Alpine Renault A110 News:

Considered by many to be the heir apparent to Michael Schumacher's title of 'Best driver in F1', Fernando has much to prove in the coming season. After a stunning 2003 season, 2004 was a relative disappointment for Fernando.

Yet there is no doubt that the precocious Spaniard is one of the sport's most-talented drivers. The 23-year-old's first race was in a Minardi at the 2001 Australian GP. It was quickly obvious that Fernando was too quick to be a mere backmarker and it was no surprise when his manager promoted Fernando to the role of tester and then handed him a race seat for 2003. More..

Alpine Renault A110

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Mercedes-Benz Classics The W116 was a series of flagship vehicles produced from 1972 through 1980 by Mercedes-Benz.

Alpine Renault A110

The French manufacturer Alpine produced the Alpine A110 sports car From 1961 to 1977. The beautiful A110 was powered by various Renault engines. The Alpine A110 is also known as the "Berlinette".

The introduction of the Alpine A110 was in 1961, as an evolution of the A108. Like other road-going Alpines the A110 made heavy use of mass-produced Renault parts. But while the A108 was totally designed around Dauphine components, the A110 was updated to use Renault 8 parts. At first the A108 came available as a cabriolet and later as a Coupė, while the A110 was delivered first with a "Berlinetta" bodywork and then as a cabriolet. The main visible difference between the A108 Coupė and A110 was a restyling of the rear body to fit the bigger engines, and that gave the car a more aggressive look. Like the A108, the A110 featured a steel backbone chassis with fiberglass body. This design was influenced by the Lotus Elan, Colin Chapman being a major source of inspiration for Alpine designers at that time. The A110 was originally available with 1.1L Renault 8 Major or Renault 8 Gordini engines. The Gordini engine delivered 95 hp SAE at 6500 rpm.

Racing an Alpine Renault A110

Racing an Alpine Renault A110

The A110 achieved most of its fame in the early 1970s as a victorious rally car. After winning several rallies in France in the late 1960s with iron-cast Renault 8 Gordini engines the car was fitted with the aluminium block Renault 16 TS engine. With two dual chamber Weber 45 carburetors the new engine was able to deliver 125 hp DIN at 6000 rpm. This allowed the production 1600S to reach a top speed of 210 km/h.

The car reached international fame during the 1970-1972 seasons competing in the newly created "International rally championship for makers", winning several events around Europe and became considered to be one of the strongest rally cars of its time. Among notable performances the car won the 1971 Monte-Carlo Rally with Swedish driver Ove Andersson.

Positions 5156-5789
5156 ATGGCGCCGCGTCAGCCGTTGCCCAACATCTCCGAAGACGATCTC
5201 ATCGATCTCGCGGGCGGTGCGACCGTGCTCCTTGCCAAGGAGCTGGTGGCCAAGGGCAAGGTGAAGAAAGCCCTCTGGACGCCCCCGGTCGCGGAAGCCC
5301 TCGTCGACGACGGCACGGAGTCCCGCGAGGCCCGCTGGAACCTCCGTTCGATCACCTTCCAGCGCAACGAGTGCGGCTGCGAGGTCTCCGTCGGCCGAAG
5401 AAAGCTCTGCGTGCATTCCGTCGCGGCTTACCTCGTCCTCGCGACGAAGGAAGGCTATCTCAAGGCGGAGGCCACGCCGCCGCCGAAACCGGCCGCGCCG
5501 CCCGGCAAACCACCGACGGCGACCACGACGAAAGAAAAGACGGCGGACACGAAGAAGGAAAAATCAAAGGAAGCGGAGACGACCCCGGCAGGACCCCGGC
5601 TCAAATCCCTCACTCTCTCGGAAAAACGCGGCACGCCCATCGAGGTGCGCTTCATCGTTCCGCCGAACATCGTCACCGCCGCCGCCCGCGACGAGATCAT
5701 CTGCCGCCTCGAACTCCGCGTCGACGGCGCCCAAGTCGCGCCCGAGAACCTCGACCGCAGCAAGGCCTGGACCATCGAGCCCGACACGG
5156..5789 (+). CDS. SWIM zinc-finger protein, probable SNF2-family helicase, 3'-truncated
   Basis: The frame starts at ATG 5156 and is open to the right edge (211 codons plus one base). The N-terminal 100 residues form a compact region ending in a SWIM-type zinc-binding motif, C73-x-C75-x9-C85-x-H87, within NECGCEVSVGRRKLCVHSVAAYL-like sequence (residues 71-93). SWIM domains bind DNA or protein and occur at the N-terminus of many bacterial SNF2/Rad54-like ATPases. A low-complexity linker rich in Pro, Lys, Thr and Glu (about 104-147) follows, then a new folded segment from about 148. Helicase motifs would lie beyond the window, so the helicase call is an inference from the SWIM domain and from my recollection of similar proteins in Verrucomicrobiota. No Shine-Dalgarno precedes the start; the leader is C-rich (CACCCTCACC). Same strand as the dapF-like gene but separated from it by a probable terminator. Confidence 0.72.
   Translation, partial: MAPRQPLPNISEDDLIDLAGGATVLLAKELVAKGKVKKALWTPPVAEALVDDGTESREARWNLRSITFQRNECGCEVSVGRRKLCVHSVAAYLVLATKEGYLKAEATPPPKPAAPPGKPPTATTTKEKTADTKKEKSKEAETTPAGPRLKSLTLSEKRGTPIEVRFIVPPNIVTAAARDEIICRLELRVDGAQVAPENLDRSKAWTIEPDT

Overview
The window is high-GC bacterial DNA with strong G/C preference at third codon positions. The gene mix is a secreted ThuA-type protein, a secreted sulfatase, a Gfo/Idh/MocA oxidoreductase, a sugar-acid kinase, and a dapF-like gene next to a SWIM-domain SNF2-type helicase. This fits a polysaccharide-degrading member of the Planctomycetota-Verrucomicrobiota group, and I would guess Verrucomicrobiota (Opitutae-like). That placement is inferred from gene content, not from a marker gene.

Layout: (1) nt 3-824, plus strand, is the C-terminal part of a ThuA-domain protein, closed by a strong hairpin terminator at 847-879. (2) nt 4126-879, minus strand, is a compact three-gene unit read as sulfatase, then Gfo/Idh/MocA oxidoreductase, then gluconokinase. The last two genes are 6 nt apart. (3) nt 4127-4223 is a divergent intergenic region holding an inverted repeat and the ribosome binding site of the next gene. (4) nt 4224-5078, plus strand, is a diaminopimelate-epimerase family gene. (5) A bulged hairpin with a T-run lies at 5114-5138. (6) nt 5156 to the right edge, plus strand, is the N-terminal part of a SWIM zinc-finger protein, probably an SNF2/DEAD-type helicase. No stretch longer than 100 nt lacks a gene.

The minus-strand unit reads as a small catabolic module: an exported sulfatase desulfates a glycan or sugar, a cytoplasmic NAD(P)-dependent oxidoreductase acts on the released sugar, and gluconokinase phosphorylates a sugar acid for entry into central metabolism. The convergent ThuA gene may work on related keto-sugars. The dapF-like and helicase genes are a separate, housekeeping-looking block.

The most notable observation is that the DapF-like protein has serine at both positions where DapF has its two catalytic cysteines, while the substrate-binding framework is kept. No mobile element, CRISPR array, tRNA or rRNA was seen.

Then in 1973, when the buy-out of Alpine by Renault was complete the International championship was replaced by a new "World rally championship for makers". Renault decided to compete in the World championship with the A110. With a team featuring Bernard Darniche, Jean-Pierre Nicolas and Jean-Luc Thėrier as permanent drivers and "guest stars" like Jean-Claude Andruet (who won the Monte-Carlo that year) the A110 won most races where the works team was entered, making Alpine first rally World champion.

As well as being built at Alpine's Dieppe factory, A110 models were constructed by various other vehicle manufacturers around the world. The Alpine A110 was produced in Brazil under the name Interlagos; a young driver named Emerson Fittipaldi drove one in several races. The Alpine A110 was produced in Mexico under the name Dinalpin, from 1965 to 1974, by Diesel Nacional (DINA), which also produced the Renault vehicles. The Alpine A110 was also produced in Bulgaria under the name Bulgaralpine, from 1967 to 1969, by a cooperative formed between SPC Metalhim and ETO Bulet, whose collaboration also resulted in the production of the Bulgarrenault.

In 1974 the Lancia Stratos, the first car designed from scratch for Rally racing, was operational and homologated. At the same time, it was obvious that the A110 had reached the end of its development. Attempts to use fuel injection brought no performance increase. On some cars a DOHC 16-valve head was fitted to the engine but proved unreliable. Chassis modification like the use of an A310 double wishbone rear suspension, homologated with the A110 1600SC also failed to increase performance. On the international stage the Stratos proved to be the "ultimate weapon" making the A110 as well as many other rally cars soon obsolete.